CM – Arctic rotifer lives in a frozen state after 24,000 years

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June 7, 2021

from Cell Press

Bdelloid rotifers are multicellular animals that are so small that you need a microscope to see them. Despite their size, they are known to be tough and able to survive drying, freezing, starvation, and lack of oxygen. Now researchers in the journal Current Biology on June 7th found that they can not only withstand freezing, but also survive and survive in Siberian permafrost for at least 24,000 years.

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« Our report is the hardest evidence yet that multicellular animals could survive tens of thousands of years in cryptobiosis, the state of an almost completely stopped metabolism, » says Stas Malavin of the Soil Cryology Laboratory at the Institute of Physicochemical and Biological Problems in Soil Science in Pushchino, Russia.

The Soil Cryology Lab specializes in isolating microscopic organisms from the ancient permafrost in Siberia. To collect samples, they use an oil rig in some of the most remote arctic locations.

They have previously identified many unicellular microbes. There was also a report of a 30,000 year old nematode worm. Mosses and some plants have also regenerated themselves in the ice after many millennia. Now the team is adding rotors to the list of organisms with a remarkable ability to survive seemingly indefinitely in a state of floating animation beneath the frozen landscape.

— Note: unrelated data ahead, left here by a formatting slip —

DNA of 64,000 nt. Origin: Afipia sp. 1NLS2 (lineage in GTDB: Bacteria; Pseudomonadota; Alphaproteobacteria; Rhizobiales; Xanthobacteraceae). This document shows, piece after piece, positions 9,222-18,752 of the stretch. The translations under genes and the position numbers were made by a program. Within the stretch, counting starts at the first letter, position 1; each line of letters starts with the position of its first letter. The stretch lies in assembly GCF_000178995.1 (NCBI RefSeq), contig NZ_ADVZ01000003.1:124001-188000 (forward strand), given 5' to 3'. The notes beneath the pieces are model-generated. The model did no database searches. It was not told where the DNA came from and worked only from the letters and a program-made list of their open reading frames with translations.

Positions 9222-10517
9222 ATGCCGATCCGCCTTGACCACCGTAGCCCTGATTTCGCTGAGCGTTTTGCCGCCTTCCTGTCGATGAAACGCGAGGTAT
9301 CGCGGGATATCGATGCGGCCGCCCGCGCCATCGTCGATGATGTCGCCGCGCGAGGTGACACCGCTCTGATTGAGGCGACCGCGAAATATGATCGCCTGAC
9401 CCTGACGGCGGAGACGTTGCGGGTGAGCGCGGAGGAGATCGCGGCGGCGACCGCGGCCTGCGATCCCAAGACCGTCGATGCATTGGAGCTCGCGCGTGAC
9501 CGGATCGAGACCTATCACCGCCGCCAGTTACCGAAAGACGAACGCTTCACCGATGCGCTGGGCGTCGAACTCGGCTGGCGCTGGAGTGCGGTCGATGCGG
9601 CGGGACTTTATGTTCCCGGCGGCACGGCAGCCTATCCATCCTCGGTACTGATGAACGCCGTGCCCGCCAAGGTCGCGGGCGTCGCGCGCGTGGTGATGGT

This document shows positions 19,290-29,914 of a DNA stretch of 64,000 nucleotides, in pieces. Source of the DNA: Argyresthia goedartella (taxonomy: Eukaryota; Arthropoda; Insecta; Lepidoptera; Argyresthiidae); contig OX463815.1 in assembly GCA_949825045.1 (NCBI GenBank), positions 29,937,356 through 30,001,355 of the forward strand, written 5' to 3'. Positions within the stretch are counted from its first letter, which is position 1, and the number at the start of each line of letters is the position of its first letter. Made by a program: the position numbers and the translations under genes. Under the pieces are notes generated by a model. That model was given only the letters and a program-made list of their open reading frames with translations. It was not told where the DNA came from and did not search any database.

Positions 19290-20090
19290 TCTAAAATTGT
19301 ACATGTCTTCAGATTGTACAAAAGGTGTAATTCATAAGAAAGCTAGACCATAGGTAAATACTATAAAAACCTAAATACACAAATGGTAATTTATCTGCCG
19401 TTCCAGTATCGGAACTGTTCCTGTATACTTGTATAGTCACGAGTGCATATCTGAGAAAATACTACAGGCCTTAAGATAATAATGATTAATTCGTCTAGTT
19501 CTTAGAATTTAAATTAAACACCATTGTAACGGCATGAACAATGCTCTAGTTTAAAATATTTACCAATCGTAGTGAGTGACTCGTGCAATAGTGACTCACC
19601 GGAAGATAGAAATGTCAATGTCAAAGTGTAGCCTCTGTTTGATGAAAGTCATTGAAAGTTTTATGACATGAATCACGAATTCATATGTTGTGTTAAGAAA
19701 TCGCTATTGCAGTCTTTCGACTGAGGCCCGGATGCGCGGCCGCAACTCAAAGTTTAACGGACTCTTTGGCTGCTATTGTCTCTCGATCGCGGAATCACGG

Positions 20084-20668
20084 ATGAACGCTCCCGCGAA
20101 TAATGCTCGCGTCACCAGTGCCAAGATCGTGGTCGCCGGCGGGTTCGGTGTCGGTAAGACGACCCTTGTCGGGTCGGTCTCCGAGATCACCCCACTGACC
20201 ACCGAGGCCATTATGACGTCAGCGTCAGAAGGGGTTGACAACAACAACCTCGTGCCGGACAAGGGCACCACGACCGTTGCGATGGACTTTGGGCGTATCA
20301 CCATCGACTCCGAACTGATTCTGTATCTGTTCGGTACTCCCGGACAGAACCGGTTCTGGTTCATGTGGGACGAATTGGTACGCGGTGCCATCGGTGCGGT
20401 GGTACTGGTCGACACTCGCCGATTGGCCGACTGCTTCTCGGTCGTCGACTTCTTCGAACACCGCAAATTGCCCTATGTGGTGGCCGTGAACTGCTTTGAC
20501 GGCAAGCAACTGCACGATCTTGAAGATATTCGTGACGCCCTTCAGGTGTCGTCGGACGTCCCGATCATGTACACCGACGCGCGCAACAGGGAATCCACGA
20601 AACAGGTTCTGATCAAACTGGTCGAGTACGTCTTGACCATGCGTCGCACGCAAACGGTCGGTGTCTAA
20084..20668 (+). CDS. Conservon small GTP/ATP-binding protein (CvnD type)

Rotors have been reported to survive for up to 10 years when frozen, based on previous evidence. In the new study, the researchers used radiocarbon dating to determine that the rotifers they had recovered from the permafrost were around 24,000 years old.

After thawing, the rotifers, which belong to the genus Adineta, cloned themselves called parthenogenesis. To follow the process of freezing and recovering the old rotifer, the researchers frozen dozens of rotifers in the laboratory and then thawed them.

The studies showed that the rotifers can withstand the formation of ice crystals during slow freezing. It suggests that they have a mechanism in place to protect their cells and organs from damage at extremely low temperatures.

“The insight is that a multicellular organism as such can be frozen and stored as such for thousands of years and then brought back to life – a dream for many novelists, ”says Malavin. “Of course, the more complex the organism, the more difficult it is to keep it frozen alive, and this is currently not possible for mammals. But the transition from a unicellular organism to an organism with a gut and a brain, although microscopic, is a big step forward. « 

It is not yet clear what it will take to be on the ice for even a few years survival and whether jumping to the thousands makes a big difference, he says. That’s a question that needs further study. Researchers say they will continue to study arctic samples in search of other organisms that may have such long-term effects. Cryptobiosis.

Ultimately, they want to learn more about the biological mechanisms that enable rotifers to survive. The hope is that the insights of these tiny animals will provide clues as to how cells, tissues and organs of other animals, including the People, can be cryopreserved better.

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Keywords:

Permafrost,Rotifers,Bdelloidea,Siberia,Permafrost, Rotifers, Bdelloidea, Siberia,,,,,,Zoology,Biology,Science,World news,,Rotifers,Arctic,Permafrost,Microbiology,Zoology,Cryptobiosis,,,Microbiology,Animals,Temperature,Siberia,Research,Current Biology (Journal),your-feed-science,your-feed-animals,,,

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